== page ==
HL Deb 06 February 2003 vol 644 cc48-9WA
Baroness Billingham

asked Her Majesty's Government:

Whether they propose to grant new statutory powers to the Comptroller and Auditor-General. [HL1515]

Lord McIntosh of Haringey

The Government set out their policy on audit and access powers for the Comptroller and Auditor-General (C&AG) in our response, published on 13 March 2002 (Cm 5456), to Lord Sharman's report Audit and Accountability in Central Government. The Government stated their intention to make two orders under the Government Resources and Accounts Act 2000 (GRAA). The orders have been laid before Parliament today. following the completion of a consultation process seeking the views of those bodies and individuals affected by the orders. The orders reflect the outcome of the consultation exercise.

The first order provides for the C&AG to become the statutory auditor of those non-departmental public bodies (NDPBs) that are currently audited by private firms or where the C&AG is currently appointed by agreement (other than companies). The order includes a schedule listing the bodies affected and sets out the legislation that is being amended and the amendments to be made. The Government accepted Lord Sharman's recommendation that the C&AG would take over the audit responsibility as existing contracts with auditors expire. NDPBs which are also companies and which need to be audited by a Companies Act auditor are not included in this order. Further legislative changes will be needed to remove statutory barriers that currently mean that the C&AG cannot carry out Companies Act audits.

The second order provides the C&AG with statutory access rights, for the purpose of his audit of government accounts and the accounts of NDPBs, to bodies and individuals in receipt of grant, registered social landlords, train operating companies and bodies contracted or subcontracted to provide goods and/or services to government and NDPBs, and to Entrust (the regulator of the Landfill Tax Credit Scheme) where the existing non-statutory access will be made statutory under the terms of the Government's response to Lord Sharman's report.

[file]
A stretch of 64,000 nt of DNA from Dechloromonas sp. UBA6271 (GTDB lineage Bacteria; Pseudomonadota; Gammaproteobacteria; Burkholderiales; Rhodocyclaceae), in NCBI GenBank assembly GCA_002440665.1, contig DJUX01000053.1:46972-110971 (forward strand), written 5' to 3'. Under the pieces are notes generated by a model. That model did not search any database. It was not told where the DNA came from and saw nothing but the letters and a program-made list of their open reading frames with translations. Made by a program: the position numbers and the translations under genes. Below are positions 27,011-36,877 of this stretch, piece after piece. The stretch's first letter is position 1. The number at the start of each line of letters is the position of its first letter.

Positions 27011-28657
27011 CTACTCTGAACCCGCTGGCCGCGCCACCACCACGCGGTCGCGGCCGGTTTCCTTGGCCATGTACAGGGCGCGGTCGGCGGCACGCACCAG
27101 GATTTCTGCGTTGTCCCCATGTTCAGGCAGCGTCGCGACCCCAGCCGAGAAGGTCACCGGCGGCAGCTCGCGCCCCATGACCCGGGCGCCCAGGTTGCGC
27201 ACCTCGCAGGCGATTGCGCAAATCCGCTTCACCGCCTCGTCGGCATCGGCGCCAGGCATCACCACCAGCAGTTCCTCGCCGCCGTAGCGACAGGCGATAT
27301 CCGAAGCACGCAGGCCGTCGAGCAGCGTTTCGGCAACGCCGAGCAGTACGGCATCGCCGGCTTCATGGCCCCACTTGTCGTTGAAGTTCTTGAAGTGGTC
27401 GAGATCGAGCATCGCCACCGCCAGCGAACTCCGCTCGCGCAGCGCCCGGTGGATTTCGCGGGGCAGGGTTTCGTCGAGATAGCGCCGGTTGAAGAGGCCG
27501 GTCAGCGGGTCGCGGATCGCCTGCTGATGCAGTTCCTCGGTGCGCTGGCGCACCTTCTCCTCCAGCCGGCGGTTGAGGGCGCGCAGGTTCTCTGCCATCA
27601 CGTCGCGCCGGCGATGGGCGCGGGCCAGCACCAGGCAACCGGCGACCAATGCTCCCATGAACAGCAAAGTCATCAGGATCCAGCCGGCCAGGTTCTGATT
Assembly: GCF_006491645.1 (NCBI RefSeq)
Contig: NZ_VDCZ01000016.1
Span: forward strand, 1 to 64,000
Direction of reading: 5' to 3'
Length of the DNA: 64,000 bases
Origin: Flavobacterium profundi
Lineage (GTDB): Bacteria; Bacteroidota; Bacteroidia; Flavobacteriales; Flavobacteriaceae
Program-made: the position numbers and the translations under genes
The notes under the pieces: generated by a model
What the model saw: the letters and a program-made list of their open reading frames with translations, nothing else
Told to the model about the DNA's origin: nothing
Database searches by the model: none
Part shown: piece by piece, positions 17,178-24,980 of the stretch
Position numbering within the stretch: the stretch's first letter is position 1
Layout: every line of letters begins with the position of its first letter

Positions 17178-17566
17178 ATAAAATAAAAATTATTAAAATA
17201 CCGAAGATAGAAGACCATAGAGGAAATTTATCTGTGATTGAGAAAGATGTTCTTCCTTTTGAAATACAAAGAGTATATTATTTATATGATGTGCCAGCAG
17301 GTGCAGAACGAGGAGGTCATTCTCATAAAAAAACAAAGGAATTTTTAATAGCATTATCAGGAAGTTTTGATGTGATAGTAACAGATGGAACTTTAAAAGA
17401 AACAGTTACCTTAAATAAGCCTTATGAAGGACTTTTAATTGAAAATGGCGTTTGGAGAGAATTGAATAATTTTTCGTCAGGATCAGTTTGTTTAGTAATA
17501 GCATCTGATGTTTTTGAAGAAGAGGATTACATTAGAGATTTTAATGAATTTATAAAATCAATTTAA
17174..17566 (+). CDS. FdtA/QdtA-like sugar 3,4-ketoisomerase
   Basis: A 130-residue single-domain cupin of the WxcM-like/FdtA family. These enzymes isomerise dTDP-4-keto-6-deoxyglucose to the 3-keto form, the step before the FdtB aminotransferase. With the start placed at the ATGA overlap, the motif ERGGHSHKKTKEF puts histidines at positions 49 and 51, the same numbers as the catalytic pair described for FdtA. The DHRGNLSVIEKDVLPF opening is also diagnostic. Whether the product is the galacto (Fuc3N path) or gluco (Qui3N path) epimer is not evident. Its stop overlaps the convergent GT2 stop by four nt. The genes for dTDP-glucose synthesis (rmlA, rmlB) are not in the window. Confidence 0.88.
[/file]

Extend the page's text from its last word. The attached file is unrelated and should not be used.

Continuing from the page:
A regulatory impact assessment (RIA) setting out the impact the orders are expected to have on bodies and individuals potentially affected by them has been deposited today in the Libraries of both Houses. The RIA notes that the impact of the orders is not expected to be significant, with the overall cost of the new arrangements expected to be broadly the same as if the current arrangements had continued. It acknowledges that the new arrangements may not be completely without cost in each individual case. However, the RIA concludes that, in the light of assurances given by the C&AG, the Government are satisfied that on balance the advantages and disadvantages of these arrangements add up to a clear and continuing net gain for Parliament and the public.

It is the Government's further intention that the C&AG should have access on a non-statutory basis for his value for money (VFM) examinations to the same bodies as are designated under the order in respect of his financial audit functions. Access to such bodies would not be for the purpose of conducting a VFM examination of the bodies themselves; the access would be exercised solely in connection with VFM examinations of public sector bodies. The Government will provide this access through conditions on the award of grants, conditions in contracts and other agreements as appropriate.